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Cardigan Castle


Visited May 2015

Location Cardigan
Entrance Fee Yes
Railway Station Nearby No
Parking In town
Facilities Cafe, Gift shop,Toilets


Cardigan Castle is an ancient fortress, once the stronghold of Lord Rhys, the first Welsh lord to build a stone castle. However, it had been privately owned and lived in for as long as anyone could remember, with only sporadic access for the public. In 2003 the castle site, which contains a large Georgian house built into the ancient walls, was bought by Ceredigion Council and they have totally refurbished the site. It was only  re-opened in April 2015, and so we believe C4K to be one of the first of the castle sites to have visited and reviewed the new Cardigan Castle!






In 1176 Lord Rhys held the first ever Eisteddfod at the castle. The tradition was revived again in 1942, when the castle site once more hosted the competition. There is clearly a lot of time passed in between these two dates, with the castle changing hands from Welsh to English and receiving many royal visitors. In 1501 it became the property of Katherine of Aragon as part of her dowry, and in the civil war it was slighted -like so many other castles at the time. In more peaceful times a house was built in the grounds and it became a fine residence, only to be given a military function once more during WW2 when a pill box was sited in the grounds.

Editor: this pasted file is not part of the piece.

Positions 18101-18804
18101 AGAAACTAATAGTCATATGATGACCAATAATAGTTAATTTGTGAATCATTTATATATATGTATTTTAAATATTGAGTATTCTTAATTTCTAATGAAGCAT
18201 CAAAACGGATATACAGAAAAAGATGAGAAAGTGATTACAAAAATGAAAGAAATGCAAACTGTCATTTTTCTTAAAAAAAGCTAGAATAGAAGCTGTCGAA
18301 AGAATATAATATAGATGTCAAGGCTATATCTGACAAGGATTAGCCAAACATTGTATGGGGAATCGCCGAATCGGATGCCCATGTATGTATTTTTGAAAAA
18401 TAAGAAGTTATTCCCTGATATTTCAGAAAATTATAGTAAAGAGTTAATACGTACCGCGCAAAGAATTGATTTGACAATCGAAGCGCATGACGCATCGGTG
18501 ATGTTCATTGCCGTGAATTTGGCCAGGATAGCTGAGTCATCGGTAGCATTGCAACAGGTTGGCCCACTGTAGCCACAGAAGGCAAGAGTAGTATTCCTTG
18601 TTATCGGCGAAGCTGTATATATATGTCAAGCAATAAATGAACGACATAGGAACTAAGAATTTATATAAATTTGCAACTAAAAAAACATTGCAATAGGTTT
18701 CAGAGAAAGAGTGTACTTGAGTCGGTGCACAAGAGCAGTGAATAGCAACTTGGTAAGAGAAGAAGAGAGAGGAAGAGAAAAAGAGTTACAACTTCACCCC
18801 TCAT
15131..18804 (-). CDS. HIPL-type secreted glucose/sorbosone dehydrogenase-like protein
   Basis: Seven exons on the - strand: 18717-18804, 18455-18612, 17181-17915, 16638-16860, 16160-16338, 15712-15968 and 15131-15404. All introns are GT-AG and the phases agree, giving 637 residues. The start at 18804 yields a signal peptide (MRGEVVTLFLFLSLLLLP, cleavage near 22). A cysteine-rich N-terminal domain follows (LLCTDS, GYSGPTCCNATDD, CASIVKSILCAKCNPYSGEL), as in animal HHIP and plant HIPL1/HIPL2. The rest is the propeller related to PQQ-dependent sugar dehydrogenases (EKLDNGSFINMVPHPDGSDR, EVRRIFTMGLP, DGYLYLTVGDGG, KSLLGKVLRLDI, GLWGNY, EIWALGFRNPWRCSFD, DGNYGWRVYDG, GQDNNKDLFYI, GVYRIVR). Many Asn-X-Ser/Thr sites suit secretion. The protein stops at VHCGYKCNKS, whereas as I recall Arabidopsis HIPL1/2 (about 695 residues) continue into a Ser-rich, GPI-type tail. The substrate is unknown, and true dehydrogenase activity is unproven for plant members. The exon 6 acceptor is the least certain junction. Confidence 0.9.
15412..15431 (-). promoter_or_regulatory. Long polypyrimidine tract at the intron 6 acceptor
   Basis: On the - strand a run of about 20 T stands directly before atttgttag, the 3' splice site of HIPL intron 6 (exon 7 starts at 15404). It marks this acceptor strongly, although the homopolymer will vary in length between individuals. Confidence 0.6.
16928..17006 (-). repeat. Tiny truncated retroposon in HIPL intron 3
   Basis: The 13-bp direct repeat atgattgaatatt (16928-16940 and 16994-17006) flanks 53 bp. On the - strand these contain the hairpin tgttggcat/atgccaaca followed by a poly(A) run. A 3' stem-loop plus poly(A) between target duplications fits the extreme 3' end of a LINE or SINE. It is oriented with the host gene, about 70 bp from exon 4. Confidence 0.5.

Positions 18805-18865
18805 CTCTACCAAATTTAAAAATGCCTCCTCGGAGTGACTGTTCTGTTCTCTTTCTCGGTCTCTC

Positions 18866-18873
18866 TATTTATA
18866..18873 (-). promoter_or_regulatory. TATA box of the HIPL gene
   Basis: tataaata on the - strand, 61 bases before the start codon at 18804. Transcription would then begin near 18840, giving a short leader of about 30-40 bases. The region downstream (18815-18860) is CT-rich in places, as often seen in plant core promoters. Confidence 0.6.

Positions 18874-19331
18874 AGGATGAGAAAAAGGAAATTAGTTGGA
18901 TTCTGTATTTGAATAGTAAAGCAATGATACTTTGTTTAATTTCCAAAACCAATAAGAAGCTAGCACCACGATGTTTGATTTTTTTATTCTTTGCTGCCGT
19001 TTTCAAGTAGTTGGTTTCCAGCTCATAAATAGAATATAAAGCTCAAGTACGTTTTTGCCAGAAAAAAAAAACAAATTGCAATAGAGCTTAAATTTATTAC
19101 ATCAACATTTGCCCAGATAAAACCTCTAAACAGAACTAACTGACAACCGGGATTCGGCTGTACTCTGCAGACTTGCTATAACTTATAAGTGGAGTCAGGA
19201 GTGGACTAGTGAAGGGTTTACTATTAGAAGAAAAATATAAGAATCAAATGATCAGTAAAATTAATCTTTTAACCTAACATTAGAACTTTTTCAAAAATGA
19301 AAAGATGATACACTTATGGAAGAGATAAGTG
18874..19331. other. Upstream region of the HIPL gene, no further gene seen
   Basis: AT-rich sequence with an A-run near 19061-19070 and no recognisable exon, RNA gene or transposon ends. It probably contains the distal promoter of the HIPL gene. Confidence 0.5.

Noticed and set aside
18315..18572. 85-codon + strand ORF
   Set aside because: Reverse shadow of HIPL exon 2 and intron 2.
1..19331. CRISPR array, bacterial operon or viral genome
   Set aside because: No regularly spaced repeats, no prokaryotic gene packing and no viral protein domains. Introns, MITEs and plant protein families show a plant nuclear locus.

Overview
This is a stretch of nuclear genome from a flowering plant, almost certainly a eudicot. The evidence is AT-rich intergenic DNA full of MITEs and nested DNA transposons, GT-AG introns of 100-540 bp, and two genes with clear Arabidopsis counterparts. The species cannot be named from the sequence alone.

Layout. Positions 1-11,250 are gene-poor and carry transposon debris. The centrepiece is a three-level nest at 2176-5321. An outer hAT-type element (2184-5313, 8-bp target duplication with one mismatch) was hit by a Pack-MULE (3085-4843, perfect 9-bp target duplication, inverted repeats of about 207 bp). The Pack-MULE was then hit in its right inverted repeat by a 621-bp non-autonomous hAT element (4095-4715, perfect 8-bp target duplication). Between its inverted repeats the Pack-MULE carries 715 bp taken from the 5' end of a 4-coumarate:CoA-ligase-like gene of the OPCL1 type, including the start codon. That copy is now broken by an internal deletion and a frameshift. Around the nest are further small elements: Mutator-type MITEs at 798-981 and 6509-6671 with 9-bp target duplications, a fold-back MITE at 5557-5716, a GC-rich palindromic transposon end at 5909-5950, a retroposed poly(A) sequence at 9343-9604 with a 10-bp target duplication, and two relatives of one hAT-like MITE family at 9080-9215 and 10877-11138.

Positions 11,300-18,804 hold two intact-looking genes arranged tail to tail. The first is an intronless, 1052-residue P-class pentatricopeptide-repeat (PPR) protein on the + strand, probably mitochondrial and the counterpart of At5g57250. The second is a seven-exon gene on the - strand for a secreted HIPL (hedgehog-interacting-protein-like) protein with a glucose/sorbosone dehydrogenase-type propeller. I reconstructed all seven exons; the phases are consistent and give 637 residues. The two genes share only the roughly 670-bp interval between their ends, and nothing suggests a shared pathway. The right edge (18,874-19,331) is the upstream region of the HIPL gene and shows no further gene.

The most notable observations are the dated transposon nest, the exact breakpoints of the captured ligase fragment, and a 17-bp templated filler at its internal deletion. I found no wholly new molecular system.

The renovation of the castle started in 2011 and cost £12 million. The site opened in April 2015, however as we found, it is not quite ready yet. The map we were given showed a children's playground which was not even started during our visit in May, the gardens are still being planted and the museum is still being fitted out with the exhibits. The cafe was up and running though, and an Eisteddfod throne has been sited in the grounds for an ideal photo setting. To be fair we were not charged the full entrance fee (which is currently advertised as £5.50 for adults and £4.50 for children) which was good because there was not really enough to do on site to justify that level of cost. Maybe when the site is fully finished it will offer better value for money. In the meantime people were asking to go in and just use the cafe but they were expected to still pay an entrance fee, which I think was a shame as no one will pay an entrance fee just to buy a coffee so the cafe loses revenue. Maybe this policy will be reviewed in future. 





In the meantime we had a pleasant but shortish visit, we looked at the museum in the house, all the new planting around the site and admired the restored curtain wall and the WW2 pill box. It certainly has been a transformation and undoubtedly a lot of hard work for the Trust which now runs the castle, I just hope it builds on this success in terms of visitor numbers. We were on holiday when we visited so we will not be in the area again in the near future to do a follow up visit, so if anyone else visits in the future we would love to hear from you with an update. Our e-mail address is on the welcome page. 



Cardigan castle is about 15 minutes drive away from Cilgerran Castle, so the two can easily be combined on a day trip. 





More info:  Cardigan Castle



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